tot were proficient both in volume and
harmony, and the versatility of the
club as a whole was shown by its
singing "Robin Adair" and a moment
later "Schneider's Band."
G. C. Grismore to rake Charge of
Classes of Professor Knowlton
Grover C. Grismore, Instructor in
the Law school, has been selected
to take charge of Prof. J. C. Knowlton's
classes until the end of the semester
pending the definite action of the
board of regents.
Mr. Grismore was graduated from
the Literary department in 1912 and
from the Law school in 1914. In his6
senior year he was elected to the Or-
der of the Coif. After graduation he
was called back to the Law school as
an instructor where he has remained
to the present time.
His selection to take charge 'of Pro-
fessor Knowlton's classes was made
because of his intimate knowledge of
the work. During part of the regular
term last year he had charge of one
of the sections in contract law and
last summer had exclusive direction of
the course given in that subject.

Ring Performers and Artists
Clever Talent

What the band which led the parade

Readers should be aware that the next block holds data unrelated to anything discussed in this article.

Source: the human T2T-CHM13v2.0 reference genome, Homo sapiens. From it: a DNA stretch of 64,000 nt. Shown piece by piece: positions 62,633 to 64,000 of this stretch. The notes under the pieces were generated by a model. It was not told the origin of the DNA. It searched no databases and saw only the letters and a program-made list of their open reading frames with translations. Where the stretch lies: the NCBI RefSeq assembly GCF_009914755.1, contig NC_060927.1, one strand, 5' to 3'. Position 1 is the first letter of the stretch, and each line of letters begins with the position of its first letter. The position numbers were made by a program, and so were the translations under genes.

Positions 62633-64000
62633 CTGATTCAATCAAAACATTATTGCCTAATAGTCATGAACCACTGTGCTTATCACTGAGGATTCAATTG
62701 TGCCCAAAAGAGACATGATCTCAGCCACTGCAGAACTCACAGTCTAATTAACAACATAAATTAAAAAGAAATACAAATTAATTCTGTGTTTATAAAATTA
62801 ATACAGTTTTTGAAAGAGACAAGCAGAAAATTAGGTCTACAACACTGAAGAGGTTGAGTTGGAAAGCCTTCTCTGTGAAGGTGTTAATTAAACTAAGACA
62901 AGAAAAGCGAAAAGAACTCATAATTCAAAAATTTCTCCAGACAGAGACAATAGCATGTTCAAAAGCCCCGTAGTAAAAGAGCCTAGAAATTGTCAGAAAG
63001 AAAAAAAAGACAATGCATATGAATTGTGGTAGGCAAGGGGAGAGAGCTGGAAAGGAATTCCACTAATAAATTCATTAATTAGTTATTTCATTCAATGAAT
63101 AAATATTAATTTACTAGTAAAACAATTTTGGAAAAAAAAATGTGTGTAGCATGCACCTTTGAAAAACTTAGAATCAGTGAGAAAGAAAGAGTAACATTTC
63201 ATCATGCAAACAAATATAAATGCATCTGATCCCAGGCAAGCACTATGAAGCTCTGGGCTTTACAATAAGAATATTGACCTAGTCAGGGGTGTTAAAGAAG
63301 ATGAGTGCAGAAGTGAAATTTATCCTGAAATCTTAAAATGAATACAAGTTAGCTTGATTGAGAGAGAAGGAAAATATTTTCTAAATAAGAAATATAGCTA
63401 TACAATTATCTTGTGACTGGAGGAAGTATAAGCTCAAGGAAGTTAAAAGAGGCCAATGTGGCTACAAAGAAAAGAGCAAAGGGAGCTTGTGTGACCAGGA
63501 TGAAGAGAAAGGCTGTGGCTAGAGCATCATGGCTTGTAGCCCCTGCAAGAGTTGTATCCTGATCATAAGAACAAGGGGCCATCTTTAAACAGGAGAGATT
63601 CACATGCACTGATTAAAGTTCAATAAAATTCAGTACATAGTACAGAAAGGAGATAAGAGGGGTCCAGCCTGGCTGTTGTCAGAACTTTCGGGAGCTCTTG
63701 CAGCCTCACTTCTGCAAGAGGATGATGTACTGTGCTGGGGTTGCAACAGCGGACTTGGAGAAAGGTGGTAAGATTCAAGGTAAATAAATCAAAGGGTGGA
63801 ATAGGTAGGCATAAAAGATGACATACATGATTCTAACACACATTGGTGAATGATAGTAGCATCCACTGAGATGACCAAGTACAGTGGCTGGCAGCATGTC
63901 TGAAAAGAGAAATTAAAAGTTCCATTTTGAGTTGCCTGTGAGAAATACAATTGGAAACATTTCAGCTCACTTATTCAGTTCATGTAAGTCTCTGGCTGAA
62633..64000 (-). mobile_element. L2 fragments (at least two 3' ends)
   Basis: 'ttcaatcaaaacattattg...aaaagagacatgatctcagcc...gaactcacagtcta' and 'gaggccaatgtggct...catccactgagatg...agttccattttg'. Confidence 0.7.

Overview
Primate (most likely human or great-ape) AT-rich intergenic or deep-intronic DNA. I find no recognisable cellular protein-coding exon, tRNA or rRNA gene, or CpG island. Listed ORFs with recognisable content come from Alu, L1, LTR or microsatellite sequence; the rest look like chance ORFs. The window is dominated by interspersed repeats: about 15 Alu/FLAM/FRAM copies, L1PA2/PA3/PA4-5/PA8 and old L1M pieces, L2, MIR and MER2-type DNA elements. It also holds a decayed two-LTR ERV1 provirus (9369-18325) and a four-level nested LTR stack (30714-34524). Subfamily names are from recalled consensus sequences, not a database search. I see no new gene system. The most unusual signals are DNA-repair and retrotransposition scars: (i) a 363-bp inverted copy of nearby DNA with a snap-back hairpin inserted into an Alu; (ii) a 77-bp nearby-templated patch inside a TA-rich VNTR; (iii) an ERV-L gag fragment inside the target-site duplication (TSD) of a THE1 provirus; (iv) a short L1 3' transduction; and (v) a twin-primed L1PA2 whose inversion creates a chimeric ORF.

in the Woman's league circus yester-
day afternoon lacked in tune and
time, it more than atoned for in spirit
and noise, and the striking resemb-
lance to the Varsity band was a dis-
tinct compliment to that aggregation.
The parade was all that the stereo-
typed circus poster ever claimed for
a parade, boasting an unrivalled me-
nagerie, consisting mainly of fascinat-
ing and wobbly elephants and human
monstrosities of various forms and

attended the affair. Music was fur- Venders of squawkers, balloons, am
nished by "Ike" Fisher's five-piece or- circus refreshments assailed the pros
chestra, and lunch was served during pective purchaser on every hand
the evening. while barkers stood before all th
doors, loudly vociferating the merit:
Picks W. M. Daniels for Commission of the side shows. The cheerfu
Washington, Dec. 15. - President amusement of knocking over Offigie:
Wilson today nominated Winthrop of the faculty drew prodigious crowds
Moore Daniels, New Jersey, to be a as also did the sophomore "incubato:
member of the interstate commerce babies" and the junior vaudevill(
commission. show.